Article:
Multiple membrane extrusion sites drive megakaryocyte migration into bone marrow blood vessels: Megakaryocytes migrate by membrane extrusion

Edward Brown, Leo M. Carlin, Claus Nerlov, Christina Lo Celso, Alastair Poole

Research output: Contribution to journalArticle (Academic Journal)peer-review

16 Citations (Scopus)
173 Downloads (Pure)

Abstract

Platelets, cells central to hemostasis and thrombosis, are formed from parent cell megakaryocytes. Whilst the process is highly efficient in vivo, our ability to generate them in vitro is still remarkably inefficient. We proposed that greater understanding of the process in vivo is needed and used an imaging approach, intravital correlative light-electron microscopy, to visualize platelet generation in bone marrow in the living mouse. In contrast to current understanding we found that most megakaryocytes enter the sinusoidal space as large protrusions rather than extruding fine proplatelet extensions. The mechanism for large protrusion migration also differed from that of proplatelet extension. In vitro, proplatelets extend by sliding of dense bundles of microtubules, whereas in vivo our data showed an absence of microtubule bundles in the large protrusion, but the presence of multiple fusion points between the internal membrane and the plasma membrane, at the leading edge of the protruding cell. Mass membrane fusion therefore drives megakaryocyte large protrusions into the sinusoid, significantly revising our understanding of the fundamental biology of platelet formation in vivo.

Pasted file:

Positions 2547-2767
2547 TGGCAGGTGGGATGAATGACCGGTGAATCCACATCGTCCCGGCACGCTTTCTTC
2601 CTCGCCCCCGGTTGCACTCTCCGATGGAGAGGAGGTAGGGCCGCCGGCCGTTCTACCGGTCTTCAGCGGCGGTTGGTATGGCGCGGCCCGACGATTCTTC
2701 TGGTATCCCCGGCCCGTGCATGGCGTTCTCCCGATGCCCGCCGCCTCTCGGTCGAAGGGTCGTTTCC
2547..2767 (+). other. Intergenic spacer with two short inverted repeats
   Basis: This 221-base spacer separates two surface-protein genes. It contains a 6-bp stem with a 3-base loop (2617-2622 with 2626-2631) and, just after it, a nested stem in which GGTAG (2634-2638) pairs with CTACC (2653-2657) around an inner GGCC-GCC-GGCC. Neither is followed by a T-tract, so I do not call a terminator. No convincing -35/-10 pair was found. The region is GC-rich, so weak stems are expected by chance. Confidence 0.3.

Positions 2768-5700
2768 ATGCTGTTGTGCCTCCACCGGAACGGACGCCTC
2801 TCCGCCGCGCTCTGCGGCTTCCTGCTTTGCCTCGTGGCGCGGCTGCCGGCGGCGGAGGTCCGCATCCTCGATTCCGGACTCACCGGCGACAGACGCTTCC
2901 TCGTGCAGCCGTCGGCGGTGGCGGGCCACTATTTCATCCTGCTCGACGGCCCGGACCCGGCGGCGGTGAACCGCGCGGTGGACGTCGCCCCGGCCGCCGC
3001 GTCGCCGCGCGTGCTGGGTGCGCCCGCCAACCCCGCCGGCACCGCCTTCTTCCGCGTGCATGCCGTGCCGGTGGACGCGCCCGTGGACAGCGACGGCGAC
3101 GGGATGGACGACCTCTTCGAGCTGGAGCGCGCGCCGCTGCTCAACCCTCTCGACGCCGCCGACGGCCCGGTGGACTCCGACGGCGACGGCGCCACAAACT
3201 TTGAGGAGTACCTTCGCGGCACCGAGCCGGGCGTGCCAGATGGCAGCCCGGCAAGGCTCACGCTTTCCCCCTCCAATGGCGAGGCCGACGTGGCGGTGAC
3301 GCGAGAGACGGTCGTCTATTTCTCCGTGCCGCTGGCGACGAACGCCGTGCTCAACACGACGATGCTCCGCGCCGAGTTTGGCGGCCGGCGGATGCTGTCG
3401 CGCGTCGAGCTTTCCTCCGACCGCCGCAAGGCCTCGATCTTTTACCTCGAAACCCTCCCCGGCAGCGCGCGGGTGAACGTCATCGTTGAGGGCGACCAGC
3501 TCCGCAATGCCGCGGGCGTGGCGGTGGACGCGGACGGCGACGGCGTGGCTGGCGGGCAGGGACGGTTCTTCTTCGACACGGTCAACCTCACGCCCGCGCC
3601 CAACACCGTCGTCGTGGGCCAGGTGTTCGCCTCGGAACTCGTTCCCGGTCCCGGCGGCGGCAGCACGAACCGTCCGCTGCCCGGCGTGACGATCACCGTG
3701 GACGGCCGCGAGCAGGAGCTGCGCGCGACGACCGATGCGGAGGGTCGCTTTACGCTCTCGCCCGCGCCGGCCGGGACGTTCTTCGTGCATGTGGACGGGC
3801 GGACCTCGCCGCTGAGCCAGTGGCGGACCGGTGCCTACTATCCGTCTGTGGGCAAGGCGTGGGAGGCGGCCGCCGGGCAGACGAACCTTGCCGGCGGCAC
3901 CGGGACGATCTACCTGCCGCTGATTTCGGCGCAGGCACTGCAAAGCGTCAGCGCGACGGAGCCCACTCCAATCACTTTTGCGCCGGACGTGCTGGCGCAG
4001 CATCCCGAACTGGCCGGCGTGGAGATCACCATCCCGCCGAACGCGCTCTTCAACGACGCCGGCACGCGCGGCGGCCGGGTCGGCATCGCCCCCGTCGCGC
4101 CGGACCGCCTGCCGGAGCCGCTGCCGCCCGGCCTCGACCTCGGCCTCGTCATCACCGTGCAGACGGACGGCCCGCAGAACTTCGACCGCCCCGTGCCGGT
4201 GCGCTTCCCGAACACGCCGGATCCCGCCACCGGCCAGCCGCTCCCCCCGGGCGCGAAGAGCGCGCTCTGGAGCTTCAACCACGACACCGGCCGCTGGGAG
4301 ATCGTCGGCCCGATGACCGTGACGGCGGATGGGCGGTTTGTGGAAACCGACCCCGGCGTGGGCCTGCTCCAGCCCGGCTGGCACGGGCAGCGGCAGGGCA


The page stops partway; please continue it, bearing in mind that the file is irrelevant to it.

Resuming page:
Original languageEnglish
Article numbere201800061
Number of pages12
JournalLife Science Alliance
Volume1
Issue number2
Early online date21 May 2018
DOIs
Publication statusPublished - May 2018

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